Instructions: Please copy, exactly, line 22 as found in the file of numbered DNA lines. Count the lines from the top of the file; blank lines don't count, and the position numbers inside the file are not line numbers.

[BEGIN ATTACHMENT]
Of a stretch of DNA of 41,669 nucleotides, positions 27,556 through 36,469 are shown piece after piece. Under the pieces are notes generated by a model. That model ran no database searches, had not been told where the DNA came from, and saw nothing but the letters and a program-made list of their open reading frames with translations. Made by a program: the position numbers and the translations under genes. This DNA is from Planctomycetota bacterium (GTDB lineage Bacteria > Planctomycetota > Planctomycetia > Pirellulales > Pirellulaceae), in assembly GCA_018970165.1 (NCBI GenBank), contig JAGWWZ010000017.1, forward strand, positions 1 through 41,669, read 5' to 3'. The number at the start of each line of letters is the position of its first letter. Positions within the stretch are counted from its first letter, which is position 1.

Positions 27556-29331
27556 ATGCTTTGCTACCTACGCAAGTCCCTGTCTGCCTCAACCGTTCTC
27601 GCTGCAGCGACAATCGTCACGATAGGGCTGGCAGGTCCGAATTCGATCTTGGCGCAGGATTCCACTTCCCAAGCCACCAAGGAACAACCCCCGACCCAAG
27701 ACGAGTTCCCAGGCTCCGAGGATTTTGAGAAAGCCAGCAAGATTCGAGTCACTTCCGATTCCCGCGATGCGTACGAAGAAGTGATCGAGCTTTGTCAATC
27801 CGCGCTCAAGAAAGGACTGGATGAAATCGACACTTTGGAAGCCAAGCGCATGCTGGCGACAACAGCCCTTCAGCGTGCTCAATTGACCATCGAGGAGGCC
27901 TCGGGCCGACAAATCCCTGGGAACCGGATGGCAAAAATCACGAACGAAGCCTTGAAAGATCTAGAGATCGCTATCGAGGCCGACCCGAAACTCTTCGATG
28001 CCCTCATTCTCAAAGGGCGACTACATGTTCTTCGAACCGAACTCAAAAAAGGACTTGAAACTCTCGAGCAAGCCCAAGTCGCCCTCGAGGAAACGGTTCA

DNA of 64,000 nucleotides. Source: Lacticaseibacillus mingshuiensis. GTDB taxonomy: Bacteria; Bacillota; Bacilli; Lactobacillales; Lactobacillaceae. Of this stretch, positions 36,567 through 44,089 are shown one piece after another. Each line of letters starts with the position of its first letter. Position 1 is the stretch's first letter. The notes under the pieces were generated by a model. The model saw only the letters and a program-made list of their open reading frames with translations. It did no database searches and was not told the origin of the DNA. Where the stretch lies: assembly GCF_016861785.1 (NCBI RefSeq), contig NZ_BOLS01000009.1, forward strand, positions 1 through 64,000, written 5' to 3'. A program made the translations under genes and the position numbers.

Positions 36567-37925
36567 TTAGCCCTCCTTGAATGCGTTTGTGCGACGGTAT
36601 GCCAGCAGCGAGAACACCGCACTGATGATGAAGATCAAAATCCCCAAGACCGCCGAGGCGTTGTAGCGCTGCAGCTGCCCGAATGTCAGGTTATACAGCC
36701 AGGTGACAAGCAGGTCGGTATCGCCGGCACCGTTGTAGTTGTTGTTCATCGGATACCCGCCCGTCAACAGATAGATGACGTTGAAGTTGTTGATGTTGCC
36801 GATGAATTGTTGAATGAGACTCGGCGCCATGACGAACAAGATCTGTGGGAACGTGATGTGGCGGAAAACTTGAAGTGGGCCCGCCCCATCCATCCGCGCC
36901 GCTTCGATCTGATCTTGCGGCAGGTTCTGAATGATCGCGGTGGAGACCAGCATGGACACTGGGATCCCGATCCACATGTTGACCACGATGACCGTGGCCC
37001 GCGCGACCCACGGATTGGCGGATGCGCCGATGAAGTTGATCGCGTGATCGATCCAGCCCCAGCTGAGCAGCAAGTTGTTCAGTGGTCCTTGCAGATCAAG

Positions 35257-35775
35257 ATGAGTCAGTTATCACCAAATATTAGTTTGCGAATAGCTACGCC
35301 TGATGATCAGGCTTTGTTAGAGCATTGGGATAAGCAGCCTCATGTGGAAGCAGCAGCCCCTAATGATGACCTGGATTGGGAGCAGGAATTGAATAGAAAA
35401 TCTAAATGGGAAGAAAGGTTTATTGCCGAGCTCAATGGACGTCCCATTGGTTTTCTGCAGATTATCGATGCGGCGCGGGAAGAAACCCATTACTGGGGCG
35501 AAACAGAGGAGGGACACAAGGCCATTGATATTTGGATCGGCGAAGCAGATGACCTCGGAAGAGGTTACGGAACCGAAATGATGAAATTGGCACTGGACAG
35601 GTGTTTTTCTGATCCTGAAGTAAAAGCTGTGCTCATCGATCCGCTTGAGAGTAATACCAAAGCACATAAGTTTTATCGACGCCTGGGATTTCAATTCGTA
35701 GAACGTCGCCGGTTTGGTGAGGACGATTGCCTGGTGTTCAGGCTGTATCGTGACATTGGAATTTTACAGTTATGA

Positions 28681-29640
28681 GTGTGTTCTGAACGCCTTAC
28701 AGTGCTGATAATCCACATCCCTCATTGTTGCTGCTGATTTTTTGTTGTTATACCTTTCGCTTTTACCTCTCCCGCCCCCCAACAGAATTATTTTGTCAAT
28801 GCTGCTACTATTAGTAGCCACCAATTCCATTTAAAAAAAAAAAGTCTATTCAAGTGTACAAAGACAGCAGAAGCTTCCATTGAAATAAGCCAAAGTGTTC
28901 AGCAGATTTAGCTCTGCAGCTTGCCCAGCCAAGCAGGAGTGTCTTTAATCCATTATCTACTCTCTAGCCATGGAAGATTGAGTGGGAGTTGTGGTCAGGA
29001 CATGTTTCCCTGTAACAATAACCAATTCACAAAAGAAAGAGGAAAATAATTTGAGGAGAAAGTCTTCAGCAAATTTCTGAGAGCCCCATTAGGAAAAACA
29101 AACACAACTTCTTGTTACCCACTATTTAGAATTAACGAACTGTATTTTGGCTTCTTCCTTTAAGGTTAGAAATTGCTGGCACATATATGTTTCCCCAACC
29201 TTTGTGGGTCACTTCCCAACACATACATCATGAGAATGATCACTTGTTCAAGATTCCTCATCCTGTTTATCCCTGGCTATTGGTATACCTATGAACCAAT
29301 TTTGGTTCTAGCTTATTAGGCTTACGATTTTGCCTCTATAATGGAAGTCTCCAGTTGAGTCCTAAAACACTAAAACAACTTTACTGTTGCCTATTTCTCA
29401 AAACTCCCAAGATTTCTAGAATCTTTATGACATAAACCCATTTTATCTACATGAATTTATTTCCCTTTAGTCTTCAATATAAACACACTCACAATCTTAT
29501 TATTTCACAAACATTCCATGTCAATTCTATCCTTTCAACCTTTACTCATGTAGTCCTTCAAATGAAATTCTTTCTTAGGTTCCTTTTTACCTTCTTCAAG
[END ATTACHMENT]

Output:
35601 GTGTTTTTCTGATCCTGAAGTAAAAGCTGTGCTCATCGATCCGCTTGAGAGTAATACCAAAGCACATAAGTTTTATCGACGCCTGGGATTTCAATTCGTA